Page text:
Random Acts of Citizenery

The guy who keeps clean the building in which I work will become a US Citizen tomorrow.

There are some signs up around the building inviting people to a short reception for him when he comes back to work on Thursday. Seeing the signs got me thinking: what does it take to become a US Citizen?

Quickly! To the World Wide Web!

Among a couple of other steps is the test. There are some sample questions on the Immigration Support site. Such as:

  • How many stars are there in our flag?
  • What color are the stars on our flag?
  • What do the stars on the flag mean?
  • How many stripes are there in the flag?
  • What date is the Day of Independence?
  • Independence from whom?
  • What country did we fight during the revolutionary war?
  • Who was the first president of the United States?
  • What do we call a change of the constitution?

Can you answer those? Does knowing the answers to those questions a US Citizen make? I think knowing the history of the country in which you live is important, but I am not sure how knowing there are 50 stars that represent each State will help me be a upstanding, positively-contributing citizen.

Perhaps there are questions on the test that ask about the person’s knowledge of a capitalist economy, getting something for yourself means taking something from someone else, rights of due process (that even extend to how we tend to run or day-to-day lives), and the challenge and meaning of being an active participant in the electoral process.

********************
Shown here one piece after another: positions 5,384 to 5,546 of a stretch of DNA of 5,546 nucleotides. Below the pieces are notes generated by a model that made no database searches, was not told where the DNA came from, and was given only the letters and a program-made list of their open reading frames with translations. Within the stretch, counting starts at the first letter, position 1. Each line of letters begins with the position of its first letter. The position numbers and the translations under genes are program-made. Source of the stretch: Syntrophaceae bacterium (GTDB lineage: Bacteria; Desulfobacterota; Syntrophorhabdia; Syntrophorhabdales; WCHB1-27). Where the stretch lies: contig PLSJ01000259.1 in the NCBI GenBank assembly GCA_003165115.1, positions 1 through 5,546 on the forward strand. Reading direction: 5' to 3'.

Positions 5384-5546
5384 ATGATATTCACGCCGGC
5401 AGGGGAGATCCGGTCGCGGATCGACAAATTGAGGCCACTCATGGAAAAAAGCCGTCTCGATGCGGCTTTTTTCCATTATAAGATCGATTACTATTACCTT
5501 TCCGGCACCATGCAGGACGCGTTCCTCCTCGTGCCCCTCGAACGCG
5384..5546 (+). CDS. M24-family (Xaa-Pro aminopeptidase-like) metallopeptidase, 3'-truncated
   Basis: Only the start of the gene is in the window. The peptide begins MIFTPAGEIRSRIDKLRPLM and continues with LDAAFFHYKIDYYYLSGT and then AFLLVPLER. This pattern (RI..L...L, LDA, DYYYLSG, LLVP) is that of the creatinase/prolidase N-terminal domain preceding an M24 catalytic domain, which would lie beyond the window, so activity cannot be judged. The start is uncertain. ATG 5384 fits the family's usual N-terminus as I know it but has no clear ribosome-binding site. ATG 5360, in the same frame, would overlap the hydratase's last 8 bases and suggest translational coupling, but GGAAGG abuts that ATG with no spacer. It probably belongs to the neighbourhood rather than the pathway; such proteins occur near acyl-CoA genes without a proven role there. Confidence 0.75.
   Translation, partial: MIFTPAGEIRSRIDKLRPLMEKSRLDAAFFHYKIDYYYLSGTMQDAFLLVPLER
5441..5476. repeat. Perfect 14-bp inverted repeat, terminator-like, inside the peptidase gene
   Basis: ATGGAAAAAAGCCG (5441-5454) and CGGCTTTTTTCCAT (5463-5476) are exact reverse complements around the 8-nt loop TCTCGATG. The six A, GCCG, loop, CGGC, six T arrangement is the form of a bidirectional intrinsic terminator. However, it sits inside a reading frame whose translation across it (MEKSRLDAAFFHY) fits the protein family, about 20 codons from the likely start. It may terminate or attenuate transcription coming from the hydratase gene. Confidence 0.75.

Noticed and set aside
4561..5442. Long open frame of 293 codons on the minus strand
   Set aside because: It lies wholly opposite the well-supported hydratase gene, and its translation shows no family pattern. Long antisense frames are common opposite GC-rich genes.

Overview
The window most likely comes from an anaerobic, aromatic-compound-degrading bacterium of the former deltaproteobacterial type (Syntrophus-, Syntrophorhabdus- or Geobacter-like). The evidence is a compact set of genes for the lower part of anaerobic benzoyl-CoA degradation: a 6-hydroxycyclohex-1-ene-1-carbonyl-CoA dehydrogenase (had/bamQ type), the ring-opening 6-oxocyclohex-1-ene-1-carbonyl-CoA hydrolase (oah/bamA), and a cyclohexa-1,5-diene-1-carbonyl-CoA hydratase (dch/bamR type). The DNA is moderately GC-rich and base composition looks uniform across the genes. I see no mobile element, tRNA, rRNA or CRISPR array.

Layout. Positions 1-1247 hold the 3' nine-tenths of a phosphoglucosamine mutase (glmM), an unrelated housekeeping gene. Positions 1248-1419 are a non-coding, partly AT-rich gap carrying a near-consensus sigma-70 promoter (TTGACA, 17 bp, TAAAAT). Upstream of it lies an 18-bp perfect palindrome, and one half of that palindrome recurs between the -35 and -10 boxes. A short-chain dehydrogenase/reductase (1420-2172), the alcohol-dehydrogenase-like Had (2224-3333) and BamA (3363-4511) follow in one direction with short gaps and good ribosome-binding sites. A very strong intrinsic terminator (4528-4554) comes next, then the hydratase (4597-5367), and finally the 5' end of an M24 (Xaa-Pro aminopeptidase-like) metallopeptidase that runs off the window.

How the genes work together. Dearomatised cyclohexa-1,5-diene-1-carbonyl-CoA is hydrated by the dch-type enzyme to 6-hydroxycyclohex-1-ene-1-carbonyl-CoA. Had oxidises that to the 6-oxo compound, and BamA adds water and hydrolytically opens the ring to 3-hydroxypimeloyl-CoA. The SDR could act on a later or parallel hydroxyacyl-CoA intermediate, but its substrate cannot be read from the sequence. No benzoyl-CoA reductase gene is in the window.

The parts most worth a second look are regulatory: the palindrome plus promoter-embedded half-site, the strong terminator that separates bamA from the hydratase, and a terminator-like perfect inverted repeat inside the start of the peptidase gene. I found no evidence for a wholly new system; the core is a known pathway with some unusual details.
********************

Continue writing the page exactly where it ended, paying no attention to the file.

Thinking about those questions makes me realize that for most people in the US, just showing up is 95% of the job. And even that seems difficult to get people to do. As far as I can tell, roughly 40% of those who can show up for mid-term elections.

So when Jose shows up for work on Thursday, he will be contributing to the fabric of our society. Actually, he’s been doing that for a while. I suppose the real question Jose should be asked is, “What are you going to do to make this a better country?” Which of course we should all ask ourselves.

What am I doing? I am writing this. On election day. No where near a polling station. And with no intention to go near one. That’s right, I am failing to show up.

What are you doing?

As an aside: I found it odd that you can buy a study guide to become a US Citizen. Especially odd that the PDF, instant-download version is 10$ more than the mailed-to-you version which takes 7-10 days. What’s up with that?